Do You Need a Survivorship Life Policy?
- Find out what a survivorship life policy is and how it compares to other joint insurance. Learn who is most likely to benefit from survivorship life insurance.
If you're married or in a domestic partnership, you have the option to take out life insurance separately or get coverage under one policy. A survivorship life insurance policy provides one way for two individuals to get coverage together and may be the best type of coverage for you depending on your financial goals.
What Is Survivorship Life Insurance?
Survivorship life insurance is a policy taken out on two lives instead of one. Like other types of life insurance, the policy provides a death benefit to your named beneficiaries in exchange for your payment of monthly premiums. The policy pays out the death benefit after both the insured people die. As a result, this type of life insurance is sometimes called second-to-die.
Who Can Take Out Survivorship Life Insurance Together?
You can obtain survivorship life insurance with anyone with whom you own assets. That person could be your spouse or domestic partner. Business partners may also buy survivorship life insurance together.
What Is the Purpose of Survivorship Life Insurance?
The purpose of survivorship life insurance is to pay a death benefit to shared beneficiaries when you and another person die. It can simplify life insurance by allowing you both to get coverage under one policy, and often, survivorship life costs less than two separate policies.
You may benefit from survivorship life if:
- Your heirs will likely need to pay estate taxes. If you are going to pass on a large estate, your children or other heirs may have to pay estate taxes. A survivorship life insurance policy can provide them with the money needed to pay all or some of those taxes so that they can keep more of their inheritance. Payouts from a survivorship life insurance policy are usually not taxable.
- You have a dependent who will need lifelong care. If you and your partner have a disabled child or another adult dependent who will need help throughout their lives, a survivorship life insurance policy can ensure that money is available to pay for care when both of you are gone.
- You wish to support a charitable organization. You can name a nonprofit organization as the beneficiary of your policy to make a large charitable gift after you both die.
- You need a succession plan. You and your business partner can use a survivorship life insurance policy to provide money to the person or people who you want to take over your company when you are both gone. The beneficiaries can use the money to purchase your shares of the business.
- One of you is in poor health. The underwriting process is sometimes relaxed for survivorship life. A life insurance company may be willing to accept someone with medical problems who would otherwise not qualify for coverage under a survivorship life insurance policy because the payout won't occur until both parties die.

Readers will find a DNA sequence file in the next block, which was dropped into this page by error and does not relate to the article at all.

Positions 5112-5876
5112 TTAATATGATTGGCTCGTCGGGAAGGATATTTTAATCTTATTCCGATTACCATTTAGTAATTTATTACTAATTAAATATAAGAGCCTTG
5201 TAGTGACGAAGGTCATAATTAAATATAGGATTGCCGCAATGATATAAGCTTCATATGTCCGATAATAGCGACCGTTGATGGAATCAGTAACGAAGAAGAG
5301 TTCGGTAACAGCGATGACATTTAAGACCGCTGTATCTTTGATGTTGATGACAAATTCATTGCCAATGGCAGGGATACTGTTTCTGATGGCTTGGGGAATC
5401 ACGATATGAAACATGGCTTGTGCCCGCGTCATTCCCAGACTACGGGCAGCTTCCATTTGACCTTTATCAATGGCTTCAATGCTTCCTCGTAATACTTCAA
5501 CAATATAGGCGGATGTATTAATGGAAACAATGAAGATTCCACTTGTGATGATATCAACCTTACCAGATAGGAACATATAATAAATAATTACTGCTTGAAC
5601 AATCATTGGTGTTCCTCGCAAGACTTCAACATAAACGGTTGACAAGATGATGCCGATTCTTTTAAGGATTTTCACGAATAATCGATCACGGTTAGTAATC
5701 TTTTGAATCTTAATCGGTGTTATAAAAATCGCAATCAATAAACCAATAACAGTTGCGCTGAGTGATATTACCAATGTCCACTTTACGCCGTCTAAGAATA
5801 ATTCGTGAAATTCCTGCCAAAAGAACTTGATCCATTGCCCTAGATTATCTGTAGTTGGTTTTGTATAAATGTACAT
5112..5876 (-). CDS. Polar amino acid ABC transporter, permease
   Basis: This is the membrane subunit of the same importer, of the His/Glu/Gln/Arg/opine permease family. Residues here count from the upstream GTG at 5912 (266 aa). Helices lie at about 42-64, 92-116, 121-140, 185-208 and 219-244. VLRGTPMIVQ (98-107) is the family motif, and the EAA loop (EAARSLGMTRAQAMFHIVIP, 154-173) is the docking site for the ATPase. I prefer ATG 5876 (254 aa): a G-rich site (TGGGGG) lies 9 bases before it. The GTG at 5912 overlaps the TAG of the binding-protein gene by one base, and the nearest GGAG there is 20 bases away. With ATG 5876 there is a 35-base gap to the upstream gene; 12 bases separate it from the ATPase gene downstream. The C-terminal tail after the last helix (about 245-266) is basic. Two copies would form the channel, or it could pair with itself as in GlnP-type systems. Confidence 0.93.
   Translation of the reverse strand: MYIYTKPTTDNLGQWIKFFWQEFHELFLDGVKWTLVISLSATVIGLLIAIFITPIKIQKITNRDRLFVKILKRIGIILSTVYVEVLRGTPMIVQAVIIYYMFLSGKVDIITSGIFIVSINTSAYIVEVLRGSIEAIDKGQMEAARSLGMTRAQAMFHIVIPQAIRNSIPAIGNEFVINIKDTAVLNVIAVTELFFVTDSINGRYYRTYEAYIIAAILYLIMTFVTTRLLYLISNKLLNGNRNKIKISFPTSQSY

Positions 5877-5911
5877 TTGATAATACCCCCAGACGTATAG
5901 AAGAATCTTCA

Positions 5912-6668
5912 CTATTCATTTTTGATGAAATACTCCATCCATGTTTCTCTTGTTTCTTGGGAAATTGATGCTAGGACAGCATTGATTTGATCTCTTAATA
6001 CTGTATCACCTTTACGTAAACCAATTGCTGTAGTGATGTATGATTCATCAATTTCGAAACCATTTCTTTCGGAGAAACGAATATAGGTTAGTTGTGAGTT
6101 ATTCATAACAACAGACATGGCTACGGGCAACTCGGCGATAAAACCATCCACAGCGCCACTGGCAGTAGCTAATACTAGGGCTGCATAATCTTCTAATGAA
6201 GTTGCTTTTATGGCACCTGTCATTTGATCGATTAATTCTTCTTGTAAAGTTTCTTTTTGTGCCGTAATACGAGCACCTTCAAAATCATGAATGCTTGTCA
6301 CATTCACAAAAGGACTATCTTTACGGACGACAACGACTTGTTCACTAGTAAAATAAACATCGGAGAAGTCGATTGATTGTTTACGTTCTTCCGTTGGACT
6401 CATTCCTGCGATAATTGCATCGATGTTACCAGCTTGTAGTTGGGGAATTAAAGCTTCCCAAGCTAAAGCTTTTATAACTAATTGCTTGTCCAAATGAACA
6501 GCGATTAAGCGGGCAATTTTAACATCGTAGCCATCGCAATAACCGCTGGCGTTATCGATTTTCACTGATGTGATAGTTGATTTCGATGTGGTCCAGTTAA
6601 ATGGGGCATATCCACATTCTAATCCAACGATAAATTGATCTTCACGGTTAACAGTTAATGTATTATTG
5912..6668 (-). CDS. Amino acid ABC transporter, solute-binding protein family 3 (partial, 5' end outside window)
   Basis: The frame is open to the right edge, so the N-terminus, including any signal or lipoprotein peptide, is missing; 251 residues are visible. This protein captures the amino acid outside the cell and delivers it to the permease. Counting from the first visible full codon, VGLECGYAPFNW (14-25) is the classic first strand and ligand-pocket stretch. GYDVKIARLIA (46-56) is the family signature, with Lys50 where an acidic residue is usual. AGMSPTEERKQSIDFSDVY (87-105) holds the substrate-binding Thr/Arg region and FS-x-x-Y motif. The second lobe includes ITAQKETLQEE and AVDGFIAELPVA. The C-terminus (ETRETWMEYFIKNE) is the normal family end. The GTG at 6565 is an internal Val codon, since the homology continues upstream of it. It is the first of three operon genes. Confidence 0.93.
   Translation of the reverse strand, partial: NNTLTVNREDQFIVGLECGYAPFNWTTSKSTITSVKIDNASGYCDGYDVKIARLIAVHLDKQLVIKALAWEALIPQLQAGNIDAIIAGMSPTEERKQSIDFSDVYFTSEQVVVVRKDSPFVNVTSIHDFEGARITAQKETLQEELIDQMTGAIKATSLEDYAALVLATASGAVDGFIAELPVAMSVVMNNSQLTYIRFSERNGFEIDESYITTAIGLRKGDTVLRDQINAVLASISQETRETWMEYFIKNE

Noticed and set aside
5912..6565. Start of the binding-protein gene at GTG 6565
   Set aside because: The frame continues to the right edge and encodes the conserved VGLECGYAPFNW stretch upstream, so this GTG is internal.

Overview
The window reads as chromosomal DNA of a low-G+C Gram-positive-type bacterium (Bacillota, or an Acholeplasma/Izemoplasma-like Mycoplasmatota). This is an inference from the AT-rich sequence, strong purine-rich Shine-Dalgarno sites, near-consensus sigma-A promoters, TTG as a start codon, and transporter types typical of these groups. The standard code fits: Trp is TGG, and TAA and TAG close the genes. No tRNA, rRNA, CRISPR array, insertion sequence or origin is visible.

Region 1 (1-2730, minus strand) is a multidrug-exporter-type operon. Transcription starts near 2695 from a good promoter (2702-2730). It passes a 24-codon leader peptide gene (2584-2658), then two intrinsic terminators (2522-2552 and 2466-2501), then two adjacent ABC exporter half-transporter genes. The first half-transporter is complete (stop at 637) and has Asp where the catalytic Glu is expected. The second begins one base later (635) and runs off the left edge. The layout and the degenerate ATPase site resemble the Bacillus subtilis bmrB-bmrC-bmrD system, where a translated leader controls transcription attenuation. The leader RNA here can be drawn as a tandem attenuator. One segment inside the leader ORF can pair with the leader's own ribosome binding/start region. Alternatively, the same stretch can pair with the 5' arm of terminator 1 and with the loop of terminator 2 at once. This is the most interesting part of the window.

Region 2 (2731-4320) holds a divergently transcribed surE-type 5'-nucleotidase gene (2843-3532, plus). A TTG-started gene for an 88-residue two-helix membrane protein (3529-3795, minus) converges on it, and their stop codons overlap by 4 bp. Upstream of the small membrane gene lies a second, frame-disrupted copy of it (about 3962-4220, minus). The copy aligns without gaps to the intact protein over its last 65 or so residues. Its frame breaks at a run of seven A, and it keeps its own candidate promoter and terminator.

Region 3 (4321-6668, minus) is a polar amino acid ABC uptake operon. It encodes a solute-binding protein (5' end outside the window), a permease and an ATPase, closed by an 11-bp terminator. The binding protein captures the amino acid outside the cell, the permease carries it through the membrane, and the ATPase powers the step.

What Is the Difference Between Joint Life and Survivorship Life?
Joint life refers to any type of life insurance policy taken out on two lives instead of just one.
Insurance companies generally offer two types.
- First-to-die life insurance pays out when one of the people on the policy dies. This type of life insurance is beneficial for dual-income families. Business partners can also use first-to-die life to take full ownership of the company if one of them dies.
- Survivorship life insurance pays out when both people on the policy die.
Types of Survivorship Life
Two types of survivorship life insurance are available.
- Term life policies last for a limited period. If one or both of you are alive at the end of the term, the insurance expires.
- Whole life policies are permanent insurance that remains in place until both of you die. Most survivorship whole life policies build up a cash value that the two of you can use as collateral for a loan or cover expenses while you're alive. Normally, whole life has higher premiums than term life.
Are There Any Drawbacks to Survivorship Life Insurance?
Survivorship life insurance does have some drawbacks that you need to be aware of.
You and Your Partner Will Never Have Access to the Death Benefit
The insurance company won't pay the death benefit on survivorship life until both of you die. If your death would cause financial hardship for your spouse or vice versa, a first-to-die joint life insurance policy is a better option. Alternatively, the surviving spouse may be able to use any cash value in a survivorship whole life policy to cover expenses. Usually, this would decrease the death benefit of the insurance.
Death Benefit Claims Will Take Longer
Insurance companies may take longer to process death benefit claims on survivorship policies. You may want to take out separate burial life insurance policies that provide quick payouts upon your death so that your beneficiaries have money to settle your final expenses.
Complications of a Divorce
If you part ways, your divorce settlement will have to specify what happens to your life insurance. Determining what to do with the policy could cause the divorce to drag on for longer, resulting in higher attorney fees and court costs.